Spencer Museum of Art The University of Kansas
detail: blanket

Arts and Cultural Materials

From the Americas, Africa and Oceania

The extensive collections from the Americas, Africa and Oceania now housed at the Spencer Museum of Art represent a long history of diverse collecting traditions. Beginning with the Inuit materials collected by the University of Kansas Naturalist Lewis Lindsay Dyche during his field studies in Greenland in 1895, the University began assembling collections that represent the unique cultural and artistic expressions of people from around the world.

These collections represent different collecting strategies as they have been assembled by scholars, travelers and benefactors through the years. Sallie Casey Thayer contributed important North American pieces to this collection including well maintained examples of Plains Indian clothing, cradleboards, and Navajo rugs. Subsequent additions included a significant donation of Pueblo pottery by James Allen in 1898 including early figurative pieces from Cochiti Pueblo, African Collections donated by Claude and William Brown in 1915 and a significant collection from the Northwest Coast assembled by George Washington Reed during the early 1900’s.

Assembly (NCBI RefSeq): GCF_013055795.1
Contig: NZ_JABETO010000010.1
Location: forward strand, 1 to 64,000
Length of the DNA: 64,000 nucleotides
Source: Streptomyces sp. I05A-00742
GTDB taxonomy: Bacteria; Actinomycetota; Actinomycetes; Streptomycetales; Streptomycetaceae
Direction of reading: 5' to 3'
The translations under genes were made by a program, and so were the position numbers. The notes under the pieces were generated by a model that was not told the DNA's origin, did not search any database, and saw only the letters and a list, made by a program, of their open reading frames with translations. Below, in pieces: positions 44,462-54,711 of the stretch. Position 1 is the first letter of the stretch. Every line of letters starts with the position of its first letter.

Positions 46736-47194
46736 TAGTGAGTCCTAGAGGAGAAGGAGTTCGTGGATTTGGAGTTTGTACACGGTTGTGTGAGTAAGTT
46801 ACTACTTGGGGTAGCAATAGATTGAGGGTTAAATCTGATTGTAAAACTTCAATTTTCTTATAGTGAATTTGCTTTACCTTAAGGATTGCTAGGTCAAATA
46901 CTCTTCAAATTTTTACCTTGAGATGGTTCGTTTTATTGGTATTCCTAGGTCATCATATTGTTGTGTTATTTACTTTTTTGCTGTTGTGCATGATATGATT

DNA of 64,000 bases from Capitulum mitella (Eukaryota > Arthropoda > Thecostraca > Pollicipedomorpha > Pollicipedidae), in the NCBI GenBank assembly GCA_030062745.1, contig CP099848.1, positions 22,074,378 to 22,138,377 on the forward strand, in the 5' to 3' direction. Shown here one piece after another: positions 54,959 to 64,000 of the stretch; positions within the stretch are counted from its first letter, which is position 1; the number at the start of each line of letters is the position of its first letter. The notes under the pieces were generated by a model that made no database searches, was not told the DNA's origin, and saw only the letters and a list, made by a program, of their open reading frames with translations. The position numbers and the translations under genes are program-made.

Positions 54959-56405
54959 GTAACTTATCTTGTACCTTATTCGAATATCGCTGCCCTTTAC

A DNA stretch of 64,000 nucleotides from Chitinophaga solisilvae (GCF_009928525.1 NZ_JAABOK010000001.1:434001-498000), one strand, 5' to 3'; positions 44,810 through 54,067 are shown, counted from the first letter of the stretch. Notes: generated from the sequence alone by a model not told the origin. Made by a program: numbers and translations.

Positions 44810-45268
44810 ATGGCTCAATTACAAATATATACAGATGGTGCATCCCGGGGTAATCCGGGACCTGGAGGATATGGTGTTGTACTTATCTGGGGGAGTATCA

Over the years additions to the collection have included ethnological collections assembled through fieldwork conducted by anthropologists at the University of Kansas and contemporary works by indigenous artists from around the world donated by generous patrons of the arts. The Menninger Foundation and Karl Menninger estate alone have donated more than 500 pieces from around the world, including significant early works of Pueblo pottery.

The Spencer Museum of Art became the stewards of this collection after its transfer from the Anthropological Research and Cultural Collections in 2007. Spencer Museum staff continues to work diligently to catalogue and research these collections, their origins, and their multi-faceted meanings in an effort to make them available to researchers, visitors and members of descendant communities who have an interest in learning more about these wonderful objects of significance and wonder.